I run a small business in which I now have to employ somebody, essentially to cover for myself, to let me be home for the children. As I see it, if he works unpaid hours, ie, hours that he could be home providing child care ,(allowing me to work and cut employee hours), then in effect my very small business is subsidising the operation of a multi million pound government body. NO WAY. I absolutely insist that he works contracted hours , or gets the time back. I swear otherwise I would invoice his employer for MY time.

As somebody else said the extra hours people do can add up to MONTHS of unpaid work over a year. Employers state that they expect flexibility in employees.

OK, here is some flexibility along the lines of what employers expect.

"Dear Employee, As per your contract we will pay you for a 37 hour week. For this, you will be expected to work 50 hours per week"

This apparently is perfectly reasonable.Consider the converse.

Dear Employer, I now intend to be present in work for 24hours per week. I do of course expect that I will still be in receipt of payment for 37 hours, as per my contract."

Unlikely I suspect.

If an employer is not prepared to pay somebody for hours that they dont work, why on earth would they expect people to work hours that they are not paid for.

Oh yes, good old flexibilty . Bit of a one way street that.

NellyBluth Thu 18-Oct-12 10:50:57

Elkie, I have to agree with Bogey - I have had no pay rise (private sector) for nearly 4 years now, I can't even begin to work out what that pay decrease actually amounts to. The lack of payrise is shit for everyone, regardeless of what sector they work in, and I definitely agree that my attitude nowadays is that I work hard during my contracted hours but that it is, they don't pay me enough to work over - but the private sector has been suffering from these real-term pay decreases for several years more than the public sector has. And with no unions to back them and fight for increases.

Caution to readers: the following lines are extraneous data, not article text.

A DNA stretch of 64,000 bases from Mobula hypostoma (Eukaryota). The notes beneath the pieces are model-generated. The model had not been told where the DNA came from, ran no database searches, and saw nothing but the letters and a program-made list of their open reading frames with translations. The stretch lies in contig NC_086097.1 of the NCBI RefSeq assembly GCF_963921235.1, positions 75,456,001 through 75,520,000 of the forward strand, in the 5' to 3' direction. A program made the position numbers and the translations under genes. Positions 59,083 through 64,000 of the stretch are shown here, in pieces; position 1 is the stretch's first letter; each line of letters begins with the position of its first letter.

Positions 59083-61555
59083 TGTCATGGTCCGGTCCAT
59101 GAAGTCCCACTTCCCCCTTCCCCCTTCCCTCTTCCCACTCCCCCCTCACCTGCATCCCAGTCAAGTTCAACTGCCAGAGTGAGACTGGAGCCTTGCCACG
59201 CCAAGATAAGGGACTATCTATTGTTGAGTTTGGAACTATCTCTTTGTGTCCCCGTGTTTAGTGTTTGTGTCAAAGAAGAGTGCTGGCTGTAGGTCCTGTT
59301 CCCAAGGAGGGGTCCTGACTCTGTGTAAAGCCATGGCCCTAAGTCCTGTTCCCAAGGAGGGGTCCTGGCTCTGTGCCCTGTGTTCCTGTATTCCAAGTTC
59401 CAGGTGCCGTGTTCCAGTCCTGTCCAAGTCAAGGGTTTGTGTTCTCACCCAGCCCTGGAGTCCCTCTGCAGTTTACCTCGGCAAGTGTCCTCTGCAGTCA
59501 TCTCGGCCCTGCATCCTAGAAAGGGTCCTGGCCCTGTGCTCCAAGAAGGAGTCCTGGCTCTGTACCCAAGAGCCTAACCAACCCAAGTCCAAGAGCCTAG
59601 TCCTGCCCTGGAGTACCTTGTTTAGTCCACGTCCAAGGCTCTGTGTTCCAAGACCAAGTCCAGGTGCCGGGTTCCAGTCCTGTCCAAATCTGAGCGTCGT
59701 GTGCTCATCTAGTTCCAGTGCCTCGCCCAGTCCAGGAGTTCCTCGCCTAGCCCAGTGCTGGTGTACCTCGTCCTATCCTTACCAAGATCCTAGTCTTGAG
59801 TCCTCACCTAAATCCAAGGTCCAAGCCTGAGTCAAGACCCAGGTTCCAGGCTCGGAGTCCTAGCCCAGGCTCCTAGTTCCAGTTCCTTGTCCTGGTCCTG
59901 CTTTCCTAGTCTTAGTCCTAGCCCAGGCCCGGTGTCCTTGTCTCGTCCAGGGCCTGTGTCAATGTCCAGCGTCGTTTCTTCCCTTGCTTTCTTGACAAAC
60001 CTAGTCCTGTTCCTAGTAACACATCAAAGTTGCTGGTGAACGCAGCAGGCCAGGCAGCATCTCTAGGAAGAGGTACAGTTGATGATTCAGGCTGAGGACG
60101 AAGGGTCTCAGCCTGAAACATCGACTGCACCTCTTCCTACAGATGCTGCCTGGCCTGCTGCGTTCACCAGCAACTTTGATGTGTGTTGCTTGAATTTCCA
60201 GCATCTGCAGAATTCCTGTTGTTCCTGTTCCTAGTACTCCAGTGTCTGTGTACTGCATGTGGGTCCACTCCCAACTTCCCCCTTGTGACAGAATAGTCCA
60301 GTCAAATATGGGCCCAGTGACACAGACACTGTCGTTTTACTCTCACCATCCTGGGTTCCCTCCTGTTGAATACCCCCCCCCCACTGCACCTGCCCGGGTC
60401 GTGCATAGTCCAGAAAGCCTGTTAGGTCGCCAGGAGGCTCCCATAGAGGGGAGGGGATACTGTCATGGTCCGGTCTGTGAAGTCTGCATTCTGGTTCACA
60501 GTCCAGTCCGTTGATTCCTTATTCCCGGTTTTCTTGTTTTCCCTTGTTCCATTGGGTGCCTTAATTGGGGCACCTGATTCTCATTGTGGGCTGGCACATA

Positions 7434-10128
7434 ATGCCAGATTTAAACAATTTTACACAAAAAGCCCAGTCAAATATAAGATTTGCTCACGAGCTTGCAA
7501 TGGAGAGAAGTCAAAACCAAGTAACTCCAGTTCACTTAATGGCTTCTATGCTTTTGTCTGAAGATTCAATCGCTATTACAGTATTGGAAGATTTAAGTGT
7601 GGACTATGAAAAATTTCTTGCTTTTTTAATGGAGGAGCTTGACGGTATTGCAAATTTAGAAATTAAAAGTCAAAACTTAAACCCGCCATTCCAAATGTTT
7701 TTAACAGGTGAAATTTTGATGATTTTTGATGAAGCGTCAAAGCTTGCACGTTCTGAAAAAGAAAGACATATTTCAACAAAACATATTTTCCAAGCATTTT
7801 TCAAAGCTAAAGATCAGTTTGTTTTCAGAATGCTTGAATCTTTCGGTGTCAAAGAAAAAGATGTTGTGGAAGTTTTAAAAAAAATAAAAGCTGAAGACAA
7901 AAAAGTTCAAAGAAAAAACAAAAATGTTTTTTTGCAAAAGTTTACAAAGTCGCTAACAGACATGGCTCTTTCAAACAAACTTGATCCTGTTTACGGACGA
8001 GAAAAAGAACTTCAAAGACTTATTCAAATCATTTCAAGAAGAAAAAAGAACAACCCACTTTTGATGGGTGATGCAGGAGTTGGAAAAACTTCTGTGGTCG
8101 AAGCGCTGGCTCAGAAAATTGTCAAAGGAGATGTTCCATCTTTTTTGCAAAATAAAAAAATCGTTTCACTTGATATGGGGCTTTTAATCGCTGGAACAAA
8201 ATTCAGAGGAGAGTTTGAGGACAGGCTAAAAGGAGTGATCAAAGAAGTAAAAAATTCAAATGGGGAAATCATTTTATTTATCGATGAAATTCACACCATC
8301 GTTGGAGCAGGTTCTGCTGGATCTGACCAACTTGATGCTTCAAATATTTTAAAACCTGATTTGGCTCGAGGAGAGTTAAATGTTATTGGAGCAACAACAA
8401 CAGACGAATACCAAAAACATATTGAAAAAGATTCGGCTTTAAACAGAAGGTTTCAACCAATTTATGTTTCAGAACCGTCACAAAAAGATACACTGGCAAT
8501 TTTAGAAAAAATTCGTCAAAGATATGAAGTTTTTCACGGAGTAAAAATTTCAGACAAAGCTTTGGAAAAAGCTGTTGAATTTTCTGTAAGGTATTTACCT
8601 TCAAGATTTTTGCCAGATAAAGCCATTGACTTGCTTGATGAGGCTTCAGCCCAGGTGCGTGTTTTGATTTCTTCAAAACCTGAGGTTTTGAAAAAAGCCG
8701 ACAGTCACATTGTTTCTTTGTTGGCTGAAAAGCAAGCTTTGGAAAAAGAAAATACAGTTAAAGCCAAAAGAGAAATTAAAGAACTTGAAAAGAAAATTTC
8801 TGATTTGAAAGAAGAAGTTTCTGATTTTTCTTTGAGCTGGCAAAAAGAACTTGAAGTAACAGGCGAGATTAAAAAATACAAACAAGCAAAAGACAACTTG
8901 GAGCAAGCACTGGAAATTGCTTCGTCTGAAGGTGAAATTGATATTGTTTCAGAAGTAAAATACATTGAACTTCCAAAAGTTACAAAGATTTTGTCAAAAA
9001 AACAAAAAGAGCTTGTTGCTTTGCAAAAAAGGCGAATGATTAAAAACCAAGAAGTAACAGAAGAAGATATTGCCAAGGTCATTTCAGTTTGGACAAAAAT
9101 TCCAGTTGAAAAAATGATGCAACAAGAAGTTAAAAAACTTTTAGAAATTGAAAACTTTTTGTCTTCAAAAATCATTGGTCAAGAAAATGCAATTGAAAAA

95% of private sector workers are not fat-cat bankers and have been suffering from the recession for several more years than the public sector.

(Can you tell this is a bit of a bug bear of mine?!)

Elkieb Thu 18-Oct-12 12:11:19

I wasn't aiming to start a fight, as it is I earn 16k a year for the nhs. My husband earns £18k a year for the council. My sister is the only one who works in the private sector and she got a £1500pa pay rise. As far as hours go I am in early every day, have never had a lunch break in 10years and am expected to work through. So much for gold-plated! dons hard hat

NellyBluth Thu 18-Oct-12 13:00:40

Not staring a fight either grin I just have several friends who all work in the public sector and have had guaranteed payrises over the past few years, thanks to pay scales, and who have all had a good moan about how 'hard' the recession has been for them. Er... no, no it hasn't been actually. It might be now, but it wasn't three years ago when half my company was being made redundant! <deep breath>

But most people's jobs suck one way or another, don't they?!

samandi Thu 18-Oct-12 13:01:02

As far as hours go I am in early every day, have never had a lunch break in 10years and am expected to work through.

You do know that's illegal, right? Just take your lunch break.

LaQueen Thu 18-Oct-12 14:21:21

I totally agree with bogey I consider myself pretty sharp, but to date no one has ever successfully explained to me why public sectors are somehow magically deserving of better employment conditions than private sector workers hmm

And, it's not like they haven't tried. I know quite a few public sector workers, and as far as I can ascertain, the gist of their justification appears to be 'Well...well...well...we just should have yearly pay rises, that's all, okay.'

Hardly a compelling argument hmm

NatashaBee Thu 18-Oct-12 14:41:14

grin LaQueen

TheFarSide Thu 18-Oct-12 18:29:50

I'm not aware of anyone thinking public sector workers should have better conditions of employment LaQueen. Personally, I think everybody should have reasonable salaries and employment rights.

This split between public/private is meaningless anyway, since both sectors have their low paid and high paid workers. Annual pay rises don't mean much if you work in one of the very many low paid public sector occupations, like the cleaners and carers.

LaQueen Thu 18-Oct-12 18:36:51

farside do you know all of the million +, public sector workers then shock

TheFarSide Thu 18-Oct-12 18:47:08

No LaQueen and neither do you, so who are all these people allegedly thinking public sector workers are somehow magically deserving of better employment conditions?

Anyway, the division between public and private sector workers is a red herring. What we are talking about in this thread is bad management practices, which abound in both sectors.